Different Strokes For Not-So-Different Folks

Published on 26 October 2017

As various art events taking place this month show, sometimes, simple shifts are all it takes to embrace difference, whether physical or otherwise, and to unearth profound talent.

By Jo Tan

Made to Move You Tailored to engage children with learning disabilities, Bamboozle Theatre Company's performances use sensorial encounters, including recreating the experience of rushing through a field of birds. (Photo: British Council Singapore)

Educator and award-winning artist Peter Sau wants to be absolutely clear about something. Some people, he says, think art bridges the gap between the disabled and non-disabled. “It doesn’t,” he insists. “Most of the art we know is like other facets of mainstream society – it just widens the gap. You can’t usually go with a visually-impaired friend to the theatre. And there’s the representation – a wheelchair user goes to a show about a ‘wheelchair-bound’ character and, like much art, it portrays disabled people as victims, or tragic heroes for overcoming their disability. This stops people from seeing him as just a real individual. Perhaps worst of all, the actor in the wheelchair then stands up to take his curtain call.”

This explains why Sau’s theatrical work-in-progress, And Suddenly I Disappear…the Singapore ‘d’ Monologues – an Unlimited International Commission, the largest supporter of disabled artists worldwide –

which previewed to a small audience in October, includes captioning for the deaf or hard of hearing, soundscapes embedded with audio description of the stage action for the visually impaired, and other creative access for the disabled. Also, its script, written by the project’s lead artist, the British playwright and author Kaite O’Reilly who works extensively in the disability arts scene in the UK, was inspired by interviews Sau, the project’s lead collaborator and Associate Director, conducted with over forty people in Singapore living with disability. The next phase of this international collaboration will include interviews with those in the UK.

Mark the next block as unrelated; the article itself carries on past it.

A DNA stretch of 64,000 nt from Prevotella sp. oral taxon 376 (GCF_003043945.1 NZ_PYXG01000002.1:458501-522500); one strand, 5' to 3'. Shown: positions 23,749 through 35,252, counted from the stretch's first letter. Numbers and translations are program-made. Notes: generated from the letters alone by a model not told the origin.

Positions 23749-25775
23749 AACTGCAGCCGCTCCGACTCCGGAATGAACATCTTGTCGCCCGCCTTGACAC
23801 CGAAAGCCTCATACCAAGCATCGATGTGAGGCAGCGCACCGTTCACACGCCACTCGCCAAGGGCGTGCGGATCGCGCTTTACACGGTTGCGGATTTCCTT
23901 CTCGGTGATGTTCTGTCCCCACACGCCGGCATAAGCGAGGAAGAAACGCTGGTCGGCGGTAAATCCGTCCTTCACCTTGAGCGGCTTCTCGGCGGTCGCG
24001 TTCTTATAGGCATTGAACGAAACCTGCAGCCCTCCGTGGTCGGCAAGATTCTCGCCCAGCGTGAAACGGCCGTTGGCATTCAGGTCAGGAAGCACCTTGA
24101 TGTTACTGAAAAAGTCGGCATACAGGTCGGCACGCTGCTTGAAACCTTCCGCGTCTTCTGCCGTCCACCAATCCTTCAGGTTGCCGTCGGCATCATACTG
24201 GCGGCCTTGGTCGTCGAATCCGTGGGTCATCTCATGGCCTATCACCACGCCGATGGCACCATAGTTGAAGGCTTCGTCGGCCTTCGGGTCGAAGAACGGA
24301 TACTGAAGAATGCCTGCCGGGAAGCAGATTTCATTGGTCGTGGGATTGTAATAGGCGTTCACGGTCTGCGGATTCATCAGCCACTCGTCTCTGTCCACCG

Sau says this community is tired of being portrayed as sad victims. “All of them want to be heard as individuals like any other with songs, dances and stories; dreams, aspirations, and sexual desires. This includes people with invisible disabilities such as mental health conditions; or chronic conditions such as those of the kidney, that require regular dialysis and often result in high fevers, meaning they might face blowback at work for constantly taking medical leave.”

In September, the National Arts Council and The British Council brought members of Bamboozle Theatre Company to give workshops to artists and educators. Bamboozle makes theatre especially for learning-disabled children – ranging from the autistic to those with profound and multiple learning disabilities, and who are often wheelchair users and not capable of much spoken language or movement – to help them access the world. While some programmes are also suitable for neurotypical children, they are all highly multi-sensory, invoking smells, textures, sounds, and a high-degree of interaction. Says Bamboozle’s educational coordinator Nicole Arkless, “We observe the whole person for responses. These can be very subtle – the blink of an eye or the wiggle of a foot – and we build on them. The show structure is elastic so that we can spend more time on something that gets a larger response. What’s most important is communication with the audience. If a kid yells in the middle of something, maybe we’d yell with them.”

Crowd Seeding In the Dreamseeds Arts Fest, the diversely-skilled young talents of Club Rainbow show audiences that the chronically ill aren't all that different from you and me except, in some cases, being much more talented. (Photo: Philip Au)